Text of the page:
Home > History of Wine, Image > Frightening 16th c. Wine-related Images for Friday the 13th & a Full Moon!

Frightening 16th c. Wine-related Images for Friday the 13th & a Full Moon!


“Devil and Man” from Hans von Leonrod. Hymelwag. 1517. [1]

As it is Friday the 13th and a full-moon, I present two frightening wine-related images.  In keeping with yesterday’s post about the popularity of drinking in 15th century Germany, I present two images by Hans Schaufelein found in Hans von Leonrod Hymelwag (1517).  The popularity of intoxication in Germany continued into the 16th and 17th century. As a result, a temperance movement developed, as did books complete with devil-related drinking images.

In the title image of this post, a knight is presented a demijohn of wine by a diablocal creature.  This is the first known image of the “boozing devil” or Saufteufel.  In these books, the vice of drunkenness opened the gates to other vices.  In the second image, we see the same knight with his cup and demijohn of wine riding a cart into the mouth of hell.  He seems oblivious to his fate which is frightening indeed.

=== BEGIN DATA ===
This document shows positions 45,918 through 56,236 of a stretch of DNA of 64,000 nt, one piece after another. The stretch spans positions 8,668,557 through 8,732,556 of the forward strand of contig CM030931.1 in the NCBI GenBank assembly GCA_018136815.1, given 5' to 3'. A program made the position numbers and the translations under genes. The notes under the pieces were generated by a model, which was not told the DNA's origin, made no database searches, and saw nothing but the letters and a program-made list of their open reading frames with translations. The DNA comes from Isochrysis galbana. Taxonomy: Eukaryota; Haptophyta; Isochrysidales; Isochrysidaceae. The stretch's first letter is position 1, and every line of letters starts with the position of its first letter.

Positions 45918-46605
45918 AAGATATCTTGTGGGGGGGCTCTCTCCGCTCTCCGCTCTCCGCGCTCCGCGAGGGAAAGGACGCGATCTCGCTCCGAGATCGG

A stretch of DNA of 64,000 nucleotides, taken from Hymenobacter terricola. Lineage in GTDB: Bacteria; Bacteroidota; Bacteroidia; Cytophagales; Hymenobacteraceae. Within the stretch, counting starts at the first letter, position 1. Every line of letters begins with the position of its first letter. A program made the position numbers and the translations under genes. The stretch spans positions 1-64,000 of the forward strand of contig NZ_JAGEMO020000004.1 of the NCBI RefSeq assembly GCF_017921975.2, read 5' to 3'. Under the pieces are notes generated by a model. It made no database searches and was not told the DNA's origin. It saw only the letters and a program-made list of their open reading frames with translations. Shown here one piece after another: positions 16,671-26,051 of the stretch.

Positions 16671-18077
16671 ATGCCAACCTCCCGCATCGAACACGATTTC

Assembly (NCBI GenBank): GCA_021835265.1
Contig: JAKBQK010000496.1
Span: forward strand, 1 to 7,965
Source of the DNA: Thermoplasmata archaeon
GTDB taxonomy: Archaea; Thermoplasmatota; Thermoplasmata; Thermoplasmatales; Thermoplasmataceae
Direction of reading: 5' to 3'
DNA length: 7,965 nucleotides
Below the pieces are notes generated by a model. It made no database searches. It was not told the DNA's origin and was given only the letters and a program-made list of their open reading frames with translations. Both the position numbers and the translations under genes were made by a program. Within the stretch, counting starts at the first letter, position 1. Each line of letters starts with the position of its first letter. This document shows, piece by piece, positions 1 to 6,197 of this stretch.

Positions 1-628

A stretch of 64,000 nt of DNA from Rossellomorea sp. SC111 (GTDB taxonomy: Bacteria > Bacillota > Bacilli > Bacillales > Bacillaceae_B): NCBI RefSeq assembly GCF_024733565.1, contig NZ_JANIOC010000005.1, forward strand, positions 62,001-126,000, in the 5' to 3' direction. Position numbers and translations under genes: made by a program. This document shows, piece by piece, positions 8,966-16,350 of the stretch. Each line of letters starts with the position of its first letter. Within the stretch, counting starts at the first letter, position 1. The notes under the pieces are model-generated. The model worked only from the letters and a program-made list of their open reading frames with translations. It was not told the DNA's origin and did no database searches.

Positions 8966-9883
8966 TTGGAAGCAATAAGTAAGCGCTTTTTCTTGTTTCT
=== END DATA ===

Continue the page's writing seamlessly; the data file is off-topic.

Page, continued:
“Wagon to Hell” from Hans von Leonrod. Hymelwag. 1517. [1]


[1] von Leonrod, Hans. Hymelwag auff dem, wer wol lebt un wol stirbt fert in das reich der himel. 1517. URL: https://books.google.com/books?id=PNVdAAAAcAAJ&pg=PT6#v=onepage&q&f=false

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